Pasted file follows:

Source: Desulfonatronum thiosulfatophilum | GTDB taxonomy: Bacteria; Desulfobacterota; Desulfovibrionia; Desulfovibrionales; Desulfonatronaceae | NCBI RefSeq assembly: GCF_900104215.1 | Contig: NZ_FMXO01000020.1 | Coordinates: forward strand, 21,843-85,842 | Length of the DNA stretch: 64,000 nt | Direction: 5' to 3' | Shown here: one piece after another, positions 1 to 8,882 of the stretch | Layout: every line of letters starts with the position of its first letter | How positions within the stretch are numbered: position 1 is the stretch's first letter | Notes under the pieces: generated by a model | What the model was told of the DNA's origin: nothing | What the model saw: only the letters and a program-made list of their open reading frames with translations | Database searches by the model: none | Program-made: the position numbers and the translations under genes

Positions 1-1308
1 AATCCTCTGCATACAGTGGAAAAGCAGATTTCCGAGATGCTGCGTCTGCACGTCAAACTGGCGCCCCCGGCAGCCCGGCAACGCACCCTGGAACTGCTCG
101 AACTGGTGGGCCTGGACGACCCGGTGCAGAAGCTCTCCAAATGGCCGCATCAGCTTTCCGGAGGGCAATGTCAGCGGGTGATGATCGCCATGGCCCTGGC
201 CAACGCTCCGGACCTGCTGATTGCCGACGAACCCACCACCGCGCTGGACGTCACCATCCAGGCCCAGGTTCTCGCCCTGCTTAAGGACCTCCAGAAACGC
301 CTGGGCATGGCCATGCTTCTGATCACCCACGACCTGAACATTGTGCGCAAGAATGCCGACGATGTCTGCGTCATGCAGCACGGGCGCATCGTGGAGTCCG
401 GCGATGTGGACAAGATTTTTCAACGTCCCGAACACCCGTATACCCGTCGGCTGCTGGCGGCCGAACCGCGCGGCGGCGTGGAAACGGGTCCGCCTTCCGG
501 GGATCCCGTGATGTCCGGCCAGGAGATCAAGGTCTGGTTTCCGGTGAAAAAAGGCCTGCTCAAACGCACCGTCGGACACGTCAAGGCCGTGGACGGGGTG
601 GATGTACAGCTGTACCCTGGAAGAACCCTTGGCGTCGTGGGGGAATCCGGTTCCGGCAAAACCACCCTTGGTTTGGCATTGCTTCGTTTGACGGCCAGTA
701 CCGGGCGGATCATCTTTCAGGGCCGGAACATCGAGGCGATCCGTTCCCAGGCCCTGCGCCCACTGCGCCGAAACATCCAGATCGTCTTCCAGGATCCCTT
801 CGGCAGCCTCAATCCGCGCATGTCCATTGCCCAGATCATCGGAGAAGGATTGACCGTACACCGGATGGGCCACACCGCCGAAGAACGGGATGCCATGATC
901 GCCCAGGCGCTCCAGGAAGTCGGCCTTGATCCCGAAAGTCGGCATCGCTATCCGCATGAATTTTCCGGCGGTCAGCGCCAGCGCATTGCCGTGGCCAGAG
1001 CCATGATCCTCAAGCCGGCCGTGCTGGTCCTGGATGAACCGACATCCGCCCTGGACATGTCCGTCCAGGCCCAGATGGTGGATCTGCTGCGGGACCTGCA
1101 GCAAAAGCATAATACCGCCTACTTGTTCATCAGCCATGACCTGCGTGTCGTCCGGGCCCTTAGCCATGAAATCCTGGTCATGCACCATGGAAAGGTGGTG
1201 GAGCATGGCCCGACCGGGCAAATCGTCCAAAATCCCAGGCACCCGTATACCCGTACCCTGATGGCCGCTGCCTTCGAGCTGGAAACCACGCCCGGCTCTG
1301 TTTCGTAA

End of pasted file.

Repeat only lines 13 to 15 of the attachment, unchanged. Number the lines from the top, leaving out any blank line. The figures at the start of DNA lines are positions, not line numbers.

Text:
1001 CCATGATCCTCAAGCCGGCCGTGCTGGTCCTGGATGAACCGACATCCGCCCTGGACATGTCCGTCCAGGCCCAGATGGTGGATCTGCTGCGGGACCTGCA
1101 GCAAAAGCATAATACCGCCTACTTGTTCATCAGCCATGACCTGCGTGTCGTCCGGGCCCTTAGCCATGAAATCCTGGTCATGCACCATGGAAAGGTGGTG
1201 GAGCATGGCCCGACCGGGCAAATCGTCCAAAATCCCAGGCACCCGTATACCCGTACCCTGATGGCCGCTGCCTTCGAGCTGGAAACCACGCCCGGCTCTG